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Is My Skin Dry Or Dehydrated?

Updated: Mar 29, 2022

Most people think that “dehydrated skin” and “dry skin” mean the same thing. It is important to know that even though these words are often used synonymously, they actually refer to two completely different things when it comes to skincare

Dehydrated skin is a treatable skin condition, whereas dry skin actually refers to a skin type, which you are born with. I like to use a different term to describe a dry skin. A dry skin can be called “alipidic”, and this is much easier to understand than “dry”, since dry can be confused with dehydration in those who don’t know the difference. Alipidic means “lacking lipids”, whereas dehydration means “lacking water”.

Lets get into more detail…

So, what exactly is dehydrated skin?

Skin dehydration is a condition where the skin lacks water, not oil. All skin types can become dehydrated at some point – even oily and combination skin types can suffer from dehydration. A dehydrated skin can be both oily and dehydrated. Due to a lack of water, there is an imbalance between the water and oil content of the skin, which makes the skin appear oilier than it actually is.

This can actually cause clients to think that they have an oily skin, when in reality, their skin just needs water. Replenishing the water levels in the skin will help balance out all the oils, preventing breakouts and congestion and that unwanted oily, shiny appearance.

Dehydration is caused by external factors, including the following:

- Climate changes (e.g. seasonal changes, wind, temperature)

- Environmental factors (e.g. sun exposure, pollution)

- Dietary factors (e.g. high caffeine or alcohol consumption)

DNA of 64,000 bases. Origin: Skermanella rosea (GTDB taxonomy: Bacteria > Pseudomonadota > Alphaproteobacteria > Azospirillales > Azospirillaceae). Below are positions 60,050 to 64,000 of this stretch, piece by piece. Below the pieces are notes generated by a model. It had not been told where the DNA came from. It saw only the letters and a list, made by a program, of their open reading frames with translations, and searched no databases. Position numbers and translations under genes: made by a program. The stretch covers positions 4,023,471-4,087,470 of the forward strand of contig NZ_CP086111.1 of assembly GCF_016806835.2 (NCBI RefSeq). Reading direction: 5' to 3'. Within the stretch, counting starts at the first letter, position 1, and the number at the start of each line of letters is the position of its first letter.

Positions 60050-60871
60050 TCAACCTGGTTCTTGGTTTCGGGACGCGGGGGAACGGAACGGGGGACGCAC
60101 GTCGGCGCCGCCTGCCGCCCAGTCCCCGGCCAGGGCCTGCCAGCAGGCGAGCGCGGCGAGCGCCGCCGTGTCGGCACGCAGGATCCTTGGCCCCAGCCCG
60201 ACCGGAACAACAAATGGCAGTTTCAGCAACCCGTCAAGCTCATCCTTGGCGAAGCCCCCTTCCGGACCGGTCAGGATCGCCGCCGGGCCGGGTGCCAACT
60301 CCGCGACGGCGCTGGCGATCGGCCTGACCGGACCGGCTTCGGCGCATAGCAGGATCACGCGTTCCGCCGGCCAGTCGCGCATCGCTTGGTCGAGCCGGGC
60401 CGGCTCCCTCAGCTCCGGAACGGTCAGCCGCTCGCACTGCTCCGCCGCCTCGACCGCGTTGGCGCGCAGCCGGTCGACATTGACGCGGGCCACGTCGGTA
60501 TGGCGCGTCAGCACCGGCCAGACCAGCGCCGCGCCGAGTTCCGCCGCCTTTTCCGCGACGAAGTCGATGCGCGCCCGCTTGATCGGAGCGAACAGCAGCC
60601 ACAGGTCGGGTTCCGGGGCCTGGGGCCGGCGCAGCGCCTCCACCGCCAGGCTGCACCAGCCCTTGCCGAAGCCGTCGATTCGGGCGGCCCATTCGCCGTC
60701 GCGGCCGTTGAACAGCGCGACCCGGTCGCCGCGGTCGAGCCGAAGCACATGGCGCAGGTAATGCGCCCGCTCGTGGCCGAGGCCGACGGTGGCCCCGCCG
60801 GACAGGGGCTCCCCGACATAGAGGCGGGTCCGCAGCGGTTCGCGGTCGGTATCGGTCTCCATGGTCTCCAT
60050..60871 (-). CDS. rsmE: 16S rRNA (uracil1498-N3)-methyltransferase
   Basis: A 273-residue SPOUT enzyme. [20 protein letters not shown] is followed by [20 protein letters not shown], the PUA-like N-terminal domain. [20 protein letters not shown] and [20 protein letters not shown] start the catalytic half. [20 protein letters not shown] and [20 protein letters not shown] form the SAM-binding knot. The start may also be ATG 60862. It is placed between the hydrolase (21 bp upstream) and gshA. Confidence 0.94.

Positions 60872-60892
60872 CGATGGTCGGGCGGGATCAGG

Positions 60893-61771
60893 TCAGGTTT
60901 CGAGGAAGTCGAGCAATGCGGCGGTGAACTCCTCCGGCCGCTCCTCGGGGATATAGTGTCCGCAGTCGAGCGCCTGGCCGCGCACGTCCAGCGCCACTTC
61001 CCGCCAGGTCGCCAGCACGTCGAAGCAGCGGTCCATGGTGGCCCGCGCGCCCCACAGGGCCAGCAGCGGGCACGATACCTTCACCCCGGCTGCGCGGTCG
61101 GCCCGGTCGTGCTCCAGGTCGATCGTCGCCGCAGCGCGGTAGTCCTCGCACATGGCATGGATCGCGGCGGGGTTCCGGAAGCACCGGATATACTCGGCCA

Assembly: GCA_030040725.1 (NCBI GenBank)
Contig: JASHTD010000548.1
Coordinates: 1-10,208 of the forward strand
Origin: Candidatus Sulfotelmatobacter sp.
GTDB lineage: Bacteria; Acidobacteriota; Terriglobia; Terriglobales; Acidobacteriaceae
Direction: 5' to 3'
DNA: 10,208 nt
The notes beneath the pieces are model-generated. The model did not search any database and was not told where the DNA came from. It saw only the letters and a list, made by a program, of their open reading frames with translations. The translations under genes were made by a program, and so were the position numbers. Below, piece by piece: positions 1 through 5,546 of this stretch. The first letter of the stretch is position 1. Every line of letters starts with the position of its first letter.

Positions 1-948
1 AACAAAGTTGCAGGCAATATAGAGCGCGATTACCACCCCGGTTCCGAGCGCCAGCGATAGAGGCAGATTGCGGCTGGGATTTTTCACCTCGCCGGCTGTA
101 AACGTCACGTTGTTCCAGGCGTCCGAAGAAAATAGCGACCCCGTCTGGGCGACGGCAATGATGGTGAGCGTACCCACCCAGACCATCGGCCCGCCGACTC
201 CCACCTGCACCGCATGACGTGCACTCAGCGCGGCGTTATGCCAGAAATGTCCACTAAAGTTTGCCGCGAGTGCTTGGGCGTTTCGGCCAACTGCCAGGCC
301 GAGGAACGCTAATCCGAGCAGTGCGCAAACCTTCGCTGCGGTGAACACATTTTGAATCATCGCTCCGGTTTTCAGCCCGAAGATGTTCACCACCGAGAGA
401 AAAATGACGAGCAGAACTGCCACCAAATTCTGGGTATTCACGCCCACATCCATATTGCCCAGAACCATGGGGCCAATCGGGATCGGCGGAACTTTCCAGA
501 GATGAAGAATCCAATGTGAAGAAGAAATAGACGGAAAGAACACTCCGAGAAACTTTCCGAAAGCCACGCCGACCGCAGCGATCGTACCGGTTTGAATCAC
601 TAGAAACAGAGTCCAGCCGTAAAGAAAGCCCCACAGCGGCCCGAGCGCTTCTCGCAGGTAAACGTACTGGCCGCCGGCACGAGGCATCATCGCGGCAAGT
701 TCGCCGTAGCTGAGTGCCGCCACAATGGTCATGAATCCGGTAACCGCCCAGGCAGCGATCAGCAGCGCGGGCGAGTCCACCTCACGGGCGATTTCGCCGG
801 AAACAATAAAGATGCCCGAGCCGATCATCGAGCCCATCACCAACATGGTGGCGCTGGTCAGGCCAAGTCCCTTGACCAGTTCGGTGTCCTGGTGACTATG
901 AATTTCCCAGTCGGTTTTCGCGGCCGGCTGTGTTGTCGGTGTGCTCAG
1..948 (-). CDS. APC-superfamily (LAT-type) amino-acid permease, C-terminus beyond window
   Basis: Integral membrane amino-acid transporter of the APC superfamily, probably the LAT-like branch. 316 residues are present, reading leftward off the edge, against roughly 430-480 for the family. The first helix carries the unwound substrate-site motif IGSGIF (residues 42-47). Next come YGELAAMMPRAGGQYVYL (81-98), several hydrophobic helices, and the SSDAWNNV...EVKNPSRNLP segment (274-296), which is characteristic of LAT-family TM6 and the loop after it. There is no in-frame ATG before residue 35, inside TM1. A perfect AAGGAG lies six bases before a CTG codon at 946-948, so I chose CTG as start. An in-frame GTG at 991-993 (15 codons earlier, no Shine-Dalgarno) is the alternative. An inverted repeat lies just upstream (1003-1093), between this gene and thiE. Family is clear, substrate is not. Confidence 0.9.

- Lifestyle factors (e.g. stress, lack of sleep)

- Incorrect skin product usage (e.g. harsh products that damage the skin barrier).

A dehydrated skin usually feels tight, dry and sensitive and can be itchy.

A dehydrated skin can have the following visible signs:

- Dull complexion

- Uneven skin tone

- More noticeable fine lines

- Exaggerated dark circles under the eyes

- Flat, sunken appearance due to cell deflation

- Congestion and build-up of dead skin cells

- Comedones (blackheads and whiteheads)

- Slight inflammation and redness

Here is a simple test you can do to see if your skin is dehydrated:

Take a small portion of skin and pinch it lightly between your fingers. When you release and the skin remains wrinkled before returning to its original shape, you know that the skin is dehydrated and needs water.

Skin dehydration is easily treatable with lifestyle changes and a good skin care routine. Treatment of dehydrated skin should be treated from the inside out. A good place to start is on the inside – when your body is hydrated from the inside, the skin on the outside will also improve.

Avoid drinking too much caffeine and alcoholic beverages, as these can both lead to dehydration. Smoking will also exacerbate the problem and is to be avoided if you want to have a healthy skin. Regular exercise is important for lymphatic drainage and healthy blood flow, and getting in enough sleep is vital for healthy cell functioning.

Drinking plenty of water and eating water-rich foods like cucumber, celery, lettuce, watermelon and avocado will help replenish hydration and maintain the skin’s moisture levels. However, just drinking enough water will not solve the problem – your skin is one of the last organs to receive the water you drink; that’s where topical products come in, which is discussed below.